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In the beginning

“In the beginning I was so young and such a stranger to myself I hardly existed. I had to go out into the world and see it and hear it and react to it, before I knew at all who I was, what I was, what I wanted to be.” – Mary Oliver, Upstream

Honesty

She said, “Baby, I’m afraid to fall in love
‘Cause what if it’s not reciprocated?”
I told her, “Don’t rush girl, don’t you rush
Guess it’s all a game of patience”

She said, “What if I dive deep?
Will you come in after me?
Would you share your flaws with me? Let me know”
I told her, “Thinking is all wrong
Love will happen when it wants
I know it hurts sometimes, but don’t let it go”

‘Cause I want you
I want you
I want- I want you
‘Cause I want you
I want you
I want- I want you

She said, “What if I tell you all the things I’ve done?
Would you run away from me?”
I told her, “Baby, we all got bags full of shit that we don’t want
But I can’t unpack it for you, baby”

She said, “What if I dive deep?
Will you come in after me?
Would you share your flaws with me? Let me know”
I told her, “Thinking is all wrong
Love will happen when it wants
I know it hurts sometimes, but don’t let it go”

‘Cause I want you
I want you
I want- I want you
‘Cause I want you
I want you
I want- I want you (yeah)

I want you
I want you
I want you, yeah

Rowing

The last five years have felt like I’ve been moving through life in some form of vessel that propels through water. Sometimes slow. Sometimes steady. Sometimes it feels like I’m capsizing.

A canoe: When I feel like things are too stagnant

Mentally, it’s like I’m stuck in a room full of tree sap before it starts turning into amber. It’s stuffy and viscous. It feels heavy with every breath, and it’s occurred to me that I’m trapped. It’s the feeling of doing something you absolutely hate out of obligation. Or you know… working at a job you know you’ve outgrown.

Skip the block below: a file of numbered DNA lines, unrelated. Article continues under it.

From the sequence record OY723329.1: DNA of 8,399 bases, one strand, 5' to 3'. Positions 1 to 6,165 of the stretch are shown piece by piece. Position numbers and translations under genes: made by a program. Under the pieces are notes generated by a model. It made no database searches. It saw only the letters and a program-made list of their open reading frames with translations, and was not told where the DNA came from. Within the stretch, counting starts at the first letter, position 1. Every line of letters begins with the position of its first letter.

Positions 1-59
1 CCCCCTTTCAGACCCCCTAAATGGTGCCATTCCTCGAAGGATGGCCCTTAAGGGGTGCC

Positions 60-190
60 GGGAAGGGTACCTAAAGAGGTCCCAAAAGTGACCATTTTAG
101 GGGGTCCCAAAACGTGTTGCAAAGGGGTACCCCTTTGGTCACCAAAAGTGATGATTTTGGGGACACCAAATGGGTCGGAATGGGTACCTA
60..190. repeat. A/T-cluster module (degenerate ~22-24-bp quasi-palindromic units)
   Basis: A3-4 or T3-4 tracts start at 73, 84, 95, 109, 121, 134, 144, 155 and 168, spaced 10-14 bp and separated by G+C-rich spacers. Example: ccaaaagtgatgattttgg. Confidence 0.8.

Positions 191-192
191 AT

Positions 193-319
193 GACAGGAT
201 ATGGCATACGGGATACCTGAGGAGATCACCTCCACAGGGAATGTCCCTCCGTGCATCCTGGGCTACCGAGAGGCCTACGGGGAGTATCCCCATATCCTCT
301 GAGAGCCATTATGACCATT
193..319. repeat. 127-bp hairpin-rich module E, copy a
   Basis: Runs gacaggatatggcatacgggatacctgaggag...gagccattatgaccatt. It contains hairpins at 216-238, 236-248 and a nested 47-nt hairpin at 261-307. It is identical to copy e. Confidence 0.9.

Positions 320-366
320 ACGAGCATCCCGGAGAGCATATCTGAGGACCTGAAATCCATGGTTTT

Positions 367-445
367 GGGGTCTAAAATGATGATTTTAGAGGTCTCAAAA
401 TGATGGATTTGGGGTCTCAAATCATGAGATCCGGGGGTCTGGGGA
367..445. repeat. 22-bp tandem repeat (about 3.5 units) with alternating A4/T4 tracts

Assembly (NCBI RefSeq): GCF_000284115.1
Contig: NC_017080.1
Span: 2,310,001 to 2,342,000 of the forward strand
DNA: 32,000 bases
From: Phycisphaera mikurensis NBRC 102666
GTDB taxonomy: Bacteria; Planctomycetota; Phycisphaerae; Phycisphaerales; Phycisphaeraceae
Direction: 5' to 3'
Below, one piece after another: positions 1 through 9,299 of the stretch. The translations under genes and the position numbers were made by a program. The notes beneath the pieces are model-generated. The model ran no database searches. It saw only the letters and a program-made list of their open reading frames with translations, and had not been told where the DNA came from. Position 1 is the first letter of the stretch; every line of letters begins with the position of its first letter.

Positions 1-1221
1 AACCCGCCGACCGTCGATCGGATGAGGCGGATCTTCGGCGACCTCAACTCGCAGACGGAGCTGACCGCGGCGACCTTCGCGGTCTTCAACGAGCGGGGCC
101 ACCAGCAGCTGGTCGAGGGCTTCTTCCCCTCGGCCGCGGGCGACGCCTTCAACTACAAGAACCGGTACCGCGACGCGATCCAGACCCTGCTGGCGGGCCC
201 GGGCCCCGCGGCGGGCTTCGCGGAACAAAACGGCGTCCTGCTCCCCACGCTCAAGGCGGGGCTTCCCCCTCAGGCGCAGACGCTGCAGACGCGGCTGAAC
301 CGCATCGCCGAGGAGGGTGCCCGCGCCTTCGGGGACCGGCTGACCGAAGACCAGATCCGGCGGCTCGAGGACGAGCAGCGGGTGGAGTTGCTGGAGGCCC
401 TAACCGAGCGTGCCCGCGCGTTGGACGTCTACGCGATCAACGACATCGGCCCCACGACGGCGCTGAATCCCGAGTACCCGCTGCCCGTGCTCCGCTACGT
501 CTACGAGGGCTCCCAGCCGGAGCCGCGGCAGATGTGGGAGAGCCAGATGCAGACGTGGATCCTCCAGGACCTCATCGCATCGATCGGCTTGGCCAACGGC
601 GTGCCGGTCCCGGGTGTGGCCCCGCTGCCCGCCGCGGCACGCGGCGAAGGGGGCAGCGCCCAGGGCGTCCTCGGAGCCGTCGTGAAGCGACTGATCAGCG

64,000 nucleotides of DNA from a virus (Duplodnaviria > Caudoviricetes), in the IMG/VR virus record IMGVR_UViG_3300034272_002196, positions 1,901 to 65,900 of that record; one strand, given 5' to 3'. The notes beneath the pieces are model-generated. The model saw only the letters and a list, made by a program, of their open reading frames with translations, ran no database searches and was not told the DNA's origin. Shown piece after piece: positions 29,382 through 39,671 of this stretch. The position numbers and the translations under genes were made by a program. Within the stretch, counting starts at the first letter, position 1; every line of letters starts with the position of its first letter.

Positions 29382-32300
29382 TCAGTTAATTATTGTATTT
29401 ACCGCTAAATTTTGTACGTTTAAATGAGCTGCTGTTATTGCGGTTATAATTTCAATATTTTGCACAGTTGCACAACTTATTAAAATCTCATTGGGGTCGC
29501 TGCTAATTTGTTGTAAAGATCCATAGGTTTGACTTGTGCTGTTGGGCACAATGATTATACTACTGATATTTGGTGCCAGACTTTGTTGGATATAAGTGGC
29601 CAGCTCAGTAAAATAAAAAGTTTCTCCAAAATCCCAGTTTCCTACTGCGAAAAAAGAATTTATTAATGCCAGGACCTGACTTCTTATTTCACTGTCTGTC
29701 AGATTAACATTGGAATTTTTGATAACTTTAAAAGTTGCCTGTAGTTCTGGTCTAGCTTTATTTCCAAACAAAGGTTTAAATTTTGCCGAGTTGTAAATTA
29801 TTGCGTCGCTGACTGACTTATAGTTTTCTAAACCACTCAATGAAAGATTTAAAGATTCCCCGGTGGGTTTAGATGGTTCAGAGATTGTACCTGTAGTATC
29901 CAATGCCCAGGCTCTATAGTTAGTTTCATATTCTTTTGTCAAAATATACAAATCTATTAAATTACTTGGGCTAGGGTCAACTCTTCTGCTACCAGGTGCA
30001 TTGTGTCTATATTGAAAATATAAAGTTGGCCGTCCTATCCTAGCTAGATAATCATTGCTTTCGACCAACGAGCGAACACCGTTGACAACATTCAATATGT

And you can’t get up too erratically—you have to do it thoughtfully and strategically—otherwise the whole thing tips over.

A kayak: When things are moving quickly

This is like the week I had home renovations (I couldn’t sleep out of anxiety because I was certain something would go wrong), had four job interviews, and had been living off a cool 12 hours of sleep. It’s me mentally blacking out and I’m just blindly going, going, going. Honestly, I look back and wonder how I didn’t fall asleep at the wheel during that week.

I want to say this is like when pressure makes diamonds, but it’s not. It’s like… when you get blackout drunk and wake up the next morning, and instead of a hangover that makes you throw up bile and your head spin, you get one that goes away after a few cups of coconut water and some food. It’s magical in a weird and unpleasant way. It’s like, you’re impressed with yourself but wouldn’t do that again.

The Ben-Hur ship (especially at ramming speed): When I’m trying to live up to my fullest potential

This is this uphill journey meets hamster wheel. Sometimes I feel like I’m not going anywhere and it’s just… wading in water until someone jumps in and saves me. And then sometimes it feels like I’m trying to push my body though tree sap again—cause wow, this sucks but as a means of survival, I need to get out. And then sometimes it’s a wow moment—the rose in the concrete, the salmon swimming upstream for 18 days, a cactus flower finally blooming.

That’s the kind of beauty reserved for us mere mortals—where life is transient, and nothing is ever permanent. 

In the last five years, I came back from a trip of a lifetime, I went through a really bad breakup, I lost a lifelong friend, I moved out of my parents’s house, I worked four different jobs at four different places, I watched friends I used to see everyday move across the country… I went from crawling into my friend’s dorm room window at midnight for a party to watching my friends have a mental breakdown at dinner because they were working 60 hours a week and their boss was treating them like shit.